Peter Staudenmaier reminds us of the varied meanings of May Day, and shares his experience in New York, working with Occupy Wall Street organizers, doing the work of a public intellectual.
Today is May Day, a traditional springtime holiday that is also celebrated in much of the world as International Workers’ Day. Its modern historical roots lie here in the Midwest, among immigrant labor activists in the Chicago of the 1880s, and are as much anarchist as socialist. May Day also occupies an important place in the history of the Catholic Worker movement of Dorothy Day and Peter Maurin. This year it will be marked by a series of demonstrations across the US coordinated through the Occupy Wall Street movement.
During the semester break in January and once again during Marquette’s spring break in March, I had the privilege of participating in a series of week-long courses in New York City with Occupy Wall Street organizers from around the country. They asked me to come to New York to join a variety of other instructors, some academics and some independent scholars, in providing historical context and intellectual perspective on current struggles around fundamental economic and political issues. Many of those most intimately involved in last fall’s upsurge of attention to such issues, and many of those who have remained engaged in Occupy Wall Street activities since its fading from public awareness, came to these unorthodox courses and workshops eager to learn about the history of alternative movements like theirs and the challenges these movements have faced.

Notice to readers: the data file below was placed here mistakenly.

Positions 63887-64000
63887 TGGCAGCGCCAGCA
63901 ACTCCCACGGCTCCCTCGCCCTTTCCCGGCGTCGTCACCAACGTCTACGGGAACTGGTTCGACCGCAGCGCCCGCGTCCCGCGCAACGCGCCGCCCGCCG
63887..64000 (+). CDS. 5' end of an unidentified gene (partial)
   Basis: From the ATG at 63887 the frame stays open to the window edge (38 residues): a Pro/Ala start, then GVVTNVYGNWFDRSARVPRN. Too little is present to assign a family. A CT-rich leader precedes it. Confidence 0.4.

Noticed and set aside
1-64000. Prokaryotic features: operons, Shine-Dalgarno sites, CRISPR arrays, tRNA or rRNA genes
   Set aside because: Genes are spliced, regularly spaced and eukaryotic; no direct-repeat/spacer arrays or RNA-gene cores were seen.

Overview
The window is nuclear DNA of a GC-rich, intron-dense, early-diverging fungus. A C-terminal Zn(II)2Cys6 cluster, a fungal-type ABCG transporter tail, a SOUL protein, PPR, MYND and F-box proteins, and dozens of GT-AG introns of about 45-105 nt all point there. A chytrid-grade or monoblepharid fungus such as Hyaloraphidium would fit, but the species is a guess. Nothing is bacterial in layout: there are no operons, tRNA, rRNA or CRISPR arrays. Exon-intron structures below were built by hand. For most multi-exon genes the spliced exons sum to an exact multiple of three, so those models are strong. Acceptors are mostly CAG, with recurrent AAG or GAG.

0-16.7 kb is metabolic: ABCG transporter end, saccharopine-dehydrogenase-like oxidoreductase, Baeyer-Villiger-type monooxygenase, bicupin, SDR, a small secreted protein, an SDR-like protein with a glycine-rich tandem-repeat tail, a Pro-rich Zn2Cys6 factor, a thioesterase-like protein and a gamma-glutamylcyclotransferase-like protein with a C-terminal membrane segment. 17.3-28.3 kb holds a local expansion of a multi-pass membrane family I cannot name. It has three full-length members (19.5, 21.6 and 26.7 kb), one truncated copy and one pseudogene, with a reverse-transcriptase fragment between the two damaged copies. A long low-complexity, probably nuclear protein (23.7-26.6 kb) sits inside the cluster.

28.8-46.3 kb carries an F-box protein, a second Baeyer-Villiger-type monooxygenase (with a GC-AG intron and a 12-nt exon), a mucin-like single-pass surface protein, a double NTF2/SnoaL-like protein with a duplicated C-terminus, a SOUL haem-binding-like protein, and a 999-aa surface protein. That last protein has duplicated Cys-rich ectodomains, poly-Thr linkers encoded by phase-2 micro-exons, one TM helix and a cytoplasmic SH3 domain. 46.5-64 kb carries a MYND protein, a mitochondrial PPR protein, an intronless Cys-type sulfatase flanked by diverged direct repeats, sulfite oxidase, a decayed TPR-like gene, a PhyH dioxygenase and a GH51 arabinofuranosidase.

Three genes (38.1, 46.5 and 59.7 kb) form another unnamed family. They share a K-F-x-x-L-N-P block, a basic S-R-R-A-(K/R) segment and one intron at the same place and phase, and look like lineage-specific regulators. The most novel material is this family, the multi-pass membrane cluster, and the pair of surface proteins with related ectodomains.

From a pedagogical viewpoint, the classes were an ideal teaching situation; the students combined extensive practical experience and earnest enthusiasm with passionate commitment to expanding their Continue reading ‘May Day–International Worker’s Day’